This hit the screens a couple of weeks ago in Britain, and I understand it just has just come out in the US. It has the distinction of being the first James Bond film I was actually excited to see (I was interested in seeing Casino Royale because I knew it was a reboot and they planned several changes in tone; but it wasn’t until after, when I knew what they had done with it that real excitement could kick in). So what did I think?
Daniel Craig and his body look much as he did in Casino Royale; I presume most readers will consider that good news :). The film is a direct sequel to CR and it looks like the next will be a direct sequel to this (not a feminist issue, but I like that the organisation presented in CR is taking several films to deal with).
M: Judy Dench is as good as ever. M is smart, seeing through some bullshit from the CIA purely on the basis of who told it to her, and what it implies that they’re the one who did. She sees through Bond’s morass of emotions surrounding Vesper’s betrayal and death (and he admits that she was right), but nonetheless can tell the difference between his bad conclusions and his good ones. You can see why she’s the boss. She does get one terribly rattled moment, but it’s in the wake of something that would rattle anyone. In short, there’s nothing she says or does that I wouldn’t find credible if a man was saying or doing it.
Vesper: Vesper has a big presence in the film; much of Bond’s internal journey is through the turmoil of grief, betrayal, hatred, and guilt he feels. The boyfriend mentioned in Casino Royale come up here as well – and it’s worth noting that “endangered loved one of a similar age” is rarely employed as a motive for a woman to commit a betrayal (it’s usually kids) – there’s more to this at the end of the post, but it’s a spoiler. Anyway Vesper is neither shallow not disposable.
Camille: Camille is on a similar grief/vengeance kick to Bond; they are quite similar people in a lot of ways. They also have similar capabilities, though she’s put into a distinctly secondary tier compared to Bond (which might deserve to go in the Ominous category). But they get parallel fights at the end, each against the adversary who means more to them. And they don’t shag, which is cool. They do share one intense kiss, which neither seems to want to push any further (possibly because it would have meant something).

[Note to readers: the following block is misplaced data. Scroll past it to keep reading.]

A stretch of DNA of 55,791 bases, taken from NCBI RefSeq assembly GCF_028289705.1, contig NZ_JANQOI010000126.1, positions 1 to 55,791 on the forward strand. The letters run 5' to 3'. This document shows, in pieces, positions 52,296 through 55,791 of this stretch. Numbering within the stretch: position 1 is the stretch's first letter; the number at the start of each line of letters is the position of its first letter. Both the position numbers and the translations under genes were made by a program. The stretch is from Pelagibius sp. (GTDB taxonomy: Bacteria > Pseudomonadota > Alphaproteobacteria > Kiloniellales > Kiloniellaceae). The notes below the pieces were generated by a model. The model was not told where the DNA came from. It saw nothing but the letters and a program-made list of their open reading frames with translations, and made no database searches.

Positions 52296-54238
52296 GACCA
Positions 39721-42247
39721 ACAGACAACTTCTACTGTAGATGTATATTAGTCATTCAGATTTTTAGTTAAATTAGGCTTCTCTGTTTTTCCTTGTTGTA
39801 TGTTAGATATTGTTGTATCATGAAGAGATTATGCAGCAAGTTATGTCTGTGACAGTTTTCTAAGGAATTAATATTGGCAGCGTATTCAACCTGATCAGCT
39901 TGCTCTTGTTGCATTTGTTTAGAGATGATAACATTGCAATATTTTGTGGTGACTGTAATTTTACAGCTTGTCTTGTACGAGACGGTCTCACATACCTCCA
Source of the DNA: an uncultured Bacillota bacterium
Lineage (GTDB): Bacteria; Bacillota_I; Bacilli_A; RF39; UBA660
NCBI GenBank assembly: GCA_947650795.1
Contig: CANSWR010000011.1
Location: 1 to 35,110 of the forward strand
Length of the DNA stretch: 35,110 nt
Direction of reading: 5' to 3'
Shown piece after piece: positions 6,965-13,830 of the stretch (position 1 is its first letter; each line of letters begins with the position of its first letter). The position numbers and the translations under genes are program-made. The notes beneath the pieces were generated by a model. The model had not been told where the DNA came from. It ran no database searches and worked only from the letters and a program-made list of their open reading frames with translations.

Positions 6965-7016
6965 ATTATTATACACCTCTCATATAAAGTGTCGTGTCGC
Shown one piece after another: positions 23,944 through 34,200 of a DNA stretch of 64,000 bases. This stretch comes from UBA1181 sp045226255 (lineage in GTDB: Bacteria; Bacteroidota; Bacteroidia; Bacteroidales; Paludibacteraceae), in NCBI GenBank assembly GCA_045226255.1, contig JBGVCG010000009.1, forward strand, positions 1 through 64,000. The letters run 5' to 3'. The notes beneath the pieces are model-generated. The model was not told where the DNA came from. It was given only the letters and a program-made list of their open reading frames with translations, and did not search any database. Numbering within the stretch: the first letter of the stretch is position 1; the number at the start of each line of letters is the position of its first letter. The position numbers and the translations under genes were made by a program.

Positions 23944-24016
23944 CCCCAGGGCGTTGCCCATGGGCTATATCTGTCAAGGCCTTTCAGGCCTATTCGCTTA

The guy that Camille wants to kill is a mass murderer. They also make him a mass rapist, for no particular reason but to underscore what a bad man he is. But what it also does is add a sexualised quality to his climactic fight with Camille, which I would have preferred to be a straight combat.
The opening credits have the abstractly rendered women creeping in again, which I could stand to do without. They centred on long images of Bond though, and the women formed out of sandscapes, giving it a kind of navigational look – which certainly fit Bond’s inner journey at the time. So maybe it’s a one off. Hope so.
There’s an MI6 woman called Fields who Bond ends up sleeping with. On the plus side, it’s not given much screen time, and it seems as much a decision on her part as his – she ends up dead, possibly to get to him, and also possibly found as a result of his wanting to stay somewhere higher profile than she did – M does call him on his casual charm having lasting consequences for the women he uses it on, and he does seem to feel some guilt. The reason I find it ominous is that apparently her first name is Strawberry (though I don’t remember hearing it used in the film; she introduces herself as Fields). But weirdly and innuendily-named women are something I could certainly do without seeing come back.
In conclusion, then, it carried on most of the positive changes from Casino Royale (including the ones that have nothing to do with gender), but with some warning signs that they might start listening to people who say it’s not real Bond without the shallow women and misogyny. I hope they don’t. A Bond who pursues shallow interactions – not because he looks down on women, but because he avoids any emotional depth, for both good and bad reasons – is much more interesting than the philanderer of early incarnations. And women with their own goals and personalities – and duties and attachments – are certainly more interesting.
*****SPOILER WARNING : Vesper’s boyfriend turns out to be a bad guy who seduces women with access to sensitive information, and is then “held hostage” in order to extort it from them. A seducer is a common enough trope (though it’s seen differently depending on which side of the equation the woman is, and thus how she needs to be disdained – either as manipulator or emotionally led). But in this case, the boyfriend is definitely painted as the bad guy, and Bond isn’t hypocritical enough to harp on Vesper’s emotions when his have been so turbulent. And I have to say, pretending to be endangered for the purpose of extortion is a very female stereotype, and it’s interesting to see a man do it. *****